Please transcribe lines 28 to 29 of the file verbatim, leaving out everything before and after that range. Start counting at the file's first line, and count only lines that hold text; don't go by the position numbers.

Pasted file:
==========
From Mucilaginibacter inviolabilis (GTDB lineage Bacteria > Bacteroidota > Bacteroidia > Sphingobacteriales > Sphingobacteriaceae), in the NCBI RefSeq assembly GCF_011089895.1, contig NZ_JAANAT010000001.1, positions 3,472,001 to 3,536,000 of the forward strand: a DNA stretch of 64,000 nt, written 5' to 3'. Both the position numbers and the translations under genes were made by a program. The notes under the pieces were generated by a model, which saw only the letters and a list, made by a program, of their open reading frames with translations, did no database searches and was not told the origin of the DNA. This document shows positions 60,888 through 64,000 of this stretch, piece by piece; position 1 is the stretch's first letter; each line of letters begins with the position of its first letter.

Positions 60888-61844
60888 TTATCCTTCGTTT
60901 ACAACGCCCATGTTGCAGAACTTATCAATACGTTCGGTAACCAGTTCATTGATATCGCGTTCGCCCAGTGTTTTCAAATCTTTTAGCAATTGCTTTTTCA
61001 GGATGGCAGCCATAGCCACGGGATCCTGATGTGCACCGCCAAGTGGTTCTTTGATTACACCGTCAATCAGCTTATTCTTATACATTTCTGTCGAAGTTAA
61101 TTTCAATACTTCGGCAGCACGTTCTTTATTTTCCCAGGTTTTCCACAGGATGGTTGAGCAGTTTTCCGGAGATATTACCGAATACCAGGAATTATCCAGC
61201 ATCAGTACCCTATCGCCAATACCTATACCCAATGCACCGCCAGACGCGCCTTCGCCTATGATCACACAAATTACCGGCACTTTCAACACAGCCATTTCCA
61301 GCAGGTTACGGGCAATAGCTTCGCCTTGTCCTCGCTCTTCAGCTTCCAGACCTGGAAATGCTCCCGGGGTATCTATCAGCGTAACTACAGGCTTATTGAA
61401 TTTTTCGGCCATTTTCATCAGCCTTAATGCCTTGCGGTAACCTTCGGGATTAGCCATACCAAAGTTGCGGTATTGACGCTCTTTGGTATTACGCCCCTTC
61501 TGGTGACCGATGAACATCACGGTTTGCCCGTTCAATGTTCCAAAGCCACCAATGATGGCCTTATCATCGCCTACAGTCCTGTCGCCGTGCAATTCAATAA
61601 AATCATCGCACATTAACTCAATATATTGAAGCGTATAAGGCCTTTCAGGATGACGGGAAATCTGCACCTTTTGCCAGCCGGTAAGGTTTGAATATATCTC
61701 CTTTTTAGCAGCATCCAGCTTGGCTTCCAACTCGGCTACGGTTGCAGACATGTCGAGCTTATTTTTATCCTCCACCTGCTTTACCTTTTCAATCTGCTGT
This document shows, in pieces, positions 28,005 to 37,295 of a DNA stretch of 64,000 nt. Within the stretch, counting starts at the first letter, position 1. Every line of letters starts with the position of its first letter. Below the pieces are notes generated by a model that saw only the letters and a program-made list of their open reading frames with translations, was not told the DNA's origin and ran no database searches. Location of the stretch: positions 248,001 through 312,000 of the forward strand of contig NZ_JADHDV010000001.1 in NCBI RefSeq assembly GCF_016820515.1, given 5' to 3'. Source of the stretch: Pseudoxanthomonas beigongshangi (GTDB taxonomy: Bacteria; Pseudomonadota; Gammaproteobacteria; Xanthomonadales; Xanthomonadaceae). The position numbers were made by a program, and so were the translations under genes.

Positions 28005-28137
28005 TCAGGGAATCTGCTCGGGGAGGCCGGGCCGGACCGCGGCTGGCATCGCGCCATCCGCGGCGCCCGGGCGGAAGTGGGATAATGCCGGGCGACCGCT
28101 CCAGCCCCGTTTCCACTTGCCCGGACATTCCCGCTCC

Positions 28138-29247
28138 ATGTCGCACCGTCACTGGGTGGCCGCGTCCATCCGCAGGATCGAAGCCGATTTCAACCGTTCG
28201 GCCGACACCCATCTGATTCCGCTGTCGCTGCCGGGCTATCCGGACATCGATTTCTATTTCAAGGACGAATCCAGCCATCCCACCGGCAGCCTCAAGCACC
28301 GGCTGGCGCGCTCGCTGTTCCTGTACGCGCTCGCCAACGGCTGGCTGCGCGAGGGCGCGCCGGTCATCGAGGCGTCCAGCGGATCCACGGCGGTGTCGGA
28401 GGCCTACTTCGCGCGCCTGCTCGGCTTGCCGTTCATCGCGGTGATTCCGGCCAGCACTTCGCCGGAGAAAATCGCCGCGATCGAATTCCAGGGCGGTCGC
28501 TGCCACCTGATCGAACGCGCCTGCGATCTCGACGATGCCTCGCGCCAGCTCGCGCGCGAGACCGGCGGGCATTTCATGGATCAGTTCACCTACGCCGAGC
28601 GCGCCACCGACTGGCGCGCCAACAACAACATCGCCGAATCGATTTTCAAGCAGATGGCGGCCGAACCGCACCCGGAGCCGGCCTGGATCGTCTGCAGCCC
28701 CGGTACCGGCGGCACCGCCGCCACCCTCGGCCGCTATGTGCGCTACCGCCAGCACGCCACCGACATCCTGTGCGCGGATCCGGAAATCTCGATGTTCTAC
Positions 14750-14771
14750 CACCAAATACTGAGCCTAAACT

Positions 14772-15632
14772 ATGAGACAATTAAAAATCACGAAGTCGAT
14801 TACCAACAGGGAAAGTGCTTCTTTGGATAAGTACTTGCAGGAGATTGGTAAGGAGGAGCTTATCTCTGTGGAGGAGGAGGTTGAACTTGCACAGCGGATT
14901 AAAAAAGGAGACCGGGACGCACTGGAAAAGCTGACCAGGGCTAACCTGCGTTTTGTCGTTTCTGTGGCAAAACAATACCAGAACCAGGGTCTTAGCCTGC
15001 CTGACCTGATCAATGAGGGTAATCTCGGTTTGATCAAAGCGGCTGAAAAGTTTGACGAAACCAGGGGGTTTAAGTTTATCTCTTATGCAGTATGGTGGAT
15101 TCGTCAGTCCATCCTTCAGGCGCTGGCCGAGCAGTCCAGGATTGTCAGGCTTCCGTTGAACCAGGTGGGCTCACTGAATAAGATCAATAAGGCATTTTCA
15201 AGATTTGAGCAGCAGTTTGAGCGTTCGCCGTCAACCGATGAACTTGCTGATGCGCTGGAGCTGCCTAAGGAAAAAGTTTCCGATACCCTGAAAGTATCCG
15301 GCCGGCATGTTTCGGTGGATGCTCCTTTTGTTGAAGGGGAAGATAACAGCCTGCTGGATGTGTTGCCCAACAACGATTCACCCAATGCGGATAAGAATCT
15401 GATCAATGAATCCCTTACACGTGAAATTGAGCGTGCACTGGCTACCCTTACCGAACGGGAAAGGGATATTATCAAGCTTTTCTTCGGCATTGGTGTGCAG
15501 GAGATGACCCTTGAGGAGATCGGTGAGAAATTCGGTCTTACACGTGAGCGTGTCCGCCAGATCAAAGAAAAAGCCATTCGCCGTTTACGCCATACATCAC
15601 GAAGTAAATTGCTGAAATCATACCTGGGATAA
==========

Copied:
14772 ATGAGACAATTAAAAATCACGAAGTCGAT
14801 TACCAACAGGGAAAGTGCTTCTTTGGATAAGTACTTGCAGGAGATTGGTAAGGAGGAGCTTATCTCTGTGGAGGAGGAGGTTGAACTTGCACAGCGGATT